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AtlantiCare, Atlantic City casinos partner for safe reopening strategy

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Atlantic City Skyline

Skyline of Atlantic City as seen from the top of The Enclave, Tuesday, May 28, 2019. (VERNON OGRODNEK / For The Press)

{child_flags:featured}{child_flags:breaking}Casinos, AtlantiCare team up on reopen plan

{child_byline}DAVID DANZIS

Staff Writer


ATLANTIC CITY — The Casino Association of New Jersey and AtlantiCare announced a partnership Wednesday to develop a reopening plan once the indefinite shutdown of the industry is lifted.

The plan is being developed by the Casino Association, the industry’s lobbying arm, with the consultation of the regional health care provider “to assist the Murphy administration and regulators in thoughtfully developing comprehensive reopening plans that prioritize the safety and well-being of employees, guests and the community at large,” according to a news release.

On March 16, Gov. Phil Murphy ordered Atlantic City’s nine casinos to close in an effort to slow the spread of the novel coronavirus. Five days later, the governor issued a stay-at-home order for the entire state.

Steve Callender, president of the Casino Association and senior vice president of Eastern regional operations for Tropicana Atlantic City’s parent company, Eldorado Resorts, said operators “want Atlantic City to be ready to open as soon as the government determines it is appropriate to do so.”

AtlantiCare will share regional health care metrics, data and forecasts and offer guidance on the casino industry’s reopening protocols. Additionally, it will provide information about the effectiveness of protocols and best practices within its own health care system, according to the release.

The New Jersey Division of Gaming Enforcement did not immediately respond Wednesday to a question about whether the CANJ/AtlantiCare plan required regulatory approval.

The health and safety measures that will be implemented by gaming operators once business resumes, not just in Atlantic City but across the country, are still being worked out. Masks for both guests and employees, plexiglass separators at table games and increased distances between slot machines are among the ideas being discussed.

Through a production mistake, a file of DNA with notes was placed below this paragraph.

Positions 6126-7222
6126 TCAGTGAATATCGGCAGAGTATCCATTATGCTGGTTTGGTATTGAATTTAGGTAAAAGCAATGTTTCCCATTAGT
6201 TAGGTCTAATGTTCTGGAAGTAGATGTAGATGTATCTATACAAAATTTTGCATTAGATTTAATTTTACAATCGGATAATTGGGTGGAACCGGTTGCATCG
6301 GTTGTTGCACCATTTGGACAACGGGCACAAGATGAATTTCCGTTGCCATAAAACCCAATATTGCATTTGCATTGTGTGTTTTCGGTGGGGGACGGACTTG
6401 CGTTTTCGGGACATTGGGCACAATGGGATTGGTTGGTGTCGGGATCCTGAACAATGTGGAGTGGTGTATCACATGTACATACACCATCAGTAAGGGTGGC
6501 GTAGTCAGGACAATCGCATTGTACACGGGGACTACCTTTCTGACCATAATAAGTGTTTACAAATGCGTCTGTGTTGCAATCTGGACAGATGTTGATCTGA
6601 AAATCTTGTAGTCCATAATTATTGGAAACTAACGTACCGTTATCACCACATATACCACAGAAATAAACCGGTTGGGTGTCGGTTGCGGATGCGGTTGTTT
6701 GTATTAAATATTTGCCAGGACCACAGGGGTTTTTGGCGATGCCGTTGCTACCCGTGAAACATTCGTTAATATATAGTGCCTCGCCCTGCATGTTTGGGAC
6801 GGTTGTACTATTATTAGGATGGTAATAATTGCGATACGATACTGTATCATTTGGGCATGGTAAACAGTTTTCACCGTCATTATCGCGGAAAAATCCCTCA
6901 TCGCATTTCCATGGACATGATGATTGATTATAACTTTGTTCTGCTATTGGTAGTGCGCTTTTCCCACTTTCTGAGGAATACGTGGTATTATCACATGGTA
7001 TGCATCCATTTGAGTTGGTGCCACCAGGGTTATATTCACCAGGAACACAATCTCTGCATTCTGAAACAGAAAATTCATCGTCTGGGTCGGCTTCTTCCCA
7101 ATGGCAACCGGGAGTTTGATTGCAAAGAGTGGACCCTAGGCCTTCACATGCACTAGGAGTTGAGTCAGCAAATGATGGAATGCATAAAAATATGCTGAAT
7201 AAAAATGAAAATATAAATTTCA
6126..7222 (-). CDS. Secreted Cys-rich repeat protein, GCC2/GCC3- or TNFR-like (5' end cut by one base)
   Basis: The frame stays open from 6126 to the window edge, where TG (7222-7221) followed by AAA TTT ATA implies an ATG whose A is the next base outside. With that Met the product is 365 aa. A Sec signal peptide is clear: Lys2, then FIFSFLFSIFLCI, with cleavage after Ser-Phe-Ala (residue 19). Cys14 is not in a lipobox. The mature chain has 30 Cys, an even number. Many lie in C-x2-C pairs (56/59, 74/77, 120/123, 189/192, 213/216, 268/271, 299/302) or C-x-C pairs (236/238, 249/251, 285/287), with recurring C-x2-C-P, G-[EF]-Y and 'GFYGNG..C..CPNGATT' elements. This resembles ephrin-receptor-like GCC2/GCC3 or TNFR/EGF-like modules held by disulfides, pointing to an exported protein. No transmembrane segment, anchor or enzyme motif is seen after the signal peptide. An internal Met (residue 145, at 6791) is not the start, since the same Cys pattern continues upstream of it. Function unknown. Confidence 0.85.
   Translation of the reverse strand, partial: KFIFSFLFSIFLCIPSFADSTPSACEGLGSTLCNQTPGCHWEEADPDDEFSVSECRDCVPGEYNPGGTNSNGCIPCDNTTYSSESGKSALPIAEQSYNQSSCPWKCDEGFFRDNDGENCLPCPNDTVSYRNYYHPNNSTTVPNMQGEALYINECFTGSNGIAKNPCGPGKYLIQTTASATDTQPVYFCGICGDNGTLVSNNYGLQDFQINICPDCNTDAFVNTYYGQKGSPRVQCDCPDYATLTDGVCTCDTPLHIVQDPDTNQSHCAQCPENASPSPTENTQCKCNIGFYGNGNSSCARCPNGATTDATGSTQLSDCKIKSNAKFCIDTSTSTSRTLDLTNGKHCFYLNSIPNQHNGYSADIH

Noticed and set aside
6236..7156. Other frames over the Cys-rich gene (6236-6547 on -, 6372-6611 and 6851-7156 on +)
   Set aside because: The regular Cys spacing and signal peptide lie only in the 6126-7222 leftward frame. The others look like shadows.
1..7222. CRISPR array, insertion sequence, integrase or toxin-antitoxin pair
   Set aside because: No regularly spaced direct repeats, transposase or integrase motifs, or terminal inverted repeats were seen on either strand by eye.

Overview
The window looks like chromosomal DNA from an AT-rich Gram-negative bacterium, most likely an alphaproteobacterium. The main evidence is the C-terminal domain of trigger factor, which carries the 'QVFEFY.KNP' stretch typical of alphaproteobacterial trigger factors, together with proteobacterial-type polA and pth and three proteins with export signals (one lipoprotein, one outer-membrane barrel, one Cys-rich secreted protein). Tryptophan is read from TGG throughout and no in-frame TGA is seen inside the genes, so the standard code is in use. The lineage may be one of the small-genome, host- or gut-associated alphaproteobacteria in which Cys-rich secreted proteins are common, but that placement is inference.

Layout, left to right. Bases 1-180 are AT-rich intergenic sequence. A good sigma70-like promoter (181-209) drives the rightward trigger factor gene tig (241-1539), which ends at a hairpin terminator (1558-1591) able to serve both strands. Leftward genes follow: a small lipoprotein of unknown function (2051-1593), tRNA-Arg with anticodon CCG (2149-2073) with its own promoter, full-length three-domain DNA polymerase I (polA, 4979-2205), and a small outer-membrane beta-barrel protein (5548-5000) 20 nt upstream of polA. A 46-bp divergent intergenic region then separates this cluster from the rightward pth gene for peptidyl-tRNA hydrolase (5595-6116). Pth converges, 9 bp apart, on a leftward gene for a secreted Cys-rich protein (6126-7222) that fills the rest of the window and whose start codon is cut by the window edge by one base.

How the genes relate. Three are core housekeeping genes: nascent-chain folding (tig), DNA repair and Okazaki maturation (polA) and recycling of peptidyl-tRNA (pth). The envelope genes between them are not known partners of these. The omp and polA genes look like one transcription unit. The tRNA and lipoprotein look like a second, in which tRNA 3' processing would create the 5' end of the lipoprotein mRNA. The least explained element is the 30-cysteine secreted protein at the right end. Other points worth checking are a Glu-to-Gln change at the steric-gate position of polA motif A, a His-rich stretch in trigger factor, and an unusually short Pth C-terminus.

Gaming regulators in Nevada said limiting occupancy in casinos was among the conditions being reviewed to approve reopening plans.

A timeline for the reopening of Atlantic City’s casinos, and many other New Jersey businesses, is uncertain. Murphy and state health officials released a six-point economic restart plan Monday with steps that are still weeks away from being realized, including expanded COVID-19 testing, a sustained reduction in new cases and a robust contact tracing program.

Even after Atlantic City’s casinos are reopened, industry executives are mindful that a return to normalcy is a ways off.

Jim Allen, chairman of Hard Rock International and CEO of Seminole Gaming, told CNBC last week he believed it could take up to a year to fully recover from the shutdown of the company’s casinos, hotels and restaurants.

Allen said Hard Rock was “very concerned” about regional markets, such as Atlantic City, as “we try to navigate through the summer, which is traditionally the time of year when the Atlantic City casinos have their most profitable months.”

The economic toll the casino closings have had on the region has been evident, from a nearly mile-long line of vehicles belonging to out-of-work casino workers at a food distribution event to the nearly 43% monthly reduction in March’s reported gaming revenue.

“The COVID-19 pandemic has not only threatened our health and safety, it has also threatened the stability of Atlantic City’s gaming and tourism industry, the industry’s workforce and families, and our state and local economies,” said Lori Herndon, president and CEO of AtlantiCare. “The Atlantic City gaming industry is a cornerstone of the entire South Jersey economy, and reopening it safely at the right time, along with the rest of our shore and regional businesses, must be our shared priority.”



Contact: 609-272-7222

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Staff Writer

I cover Atlantic City government and the casino industry since joining The Press in early 2018. I formerly worked as a politics & government reporter for NJ Herald and received the First Amendment: Art Weissman Memorial NJPA Award two years in a row.

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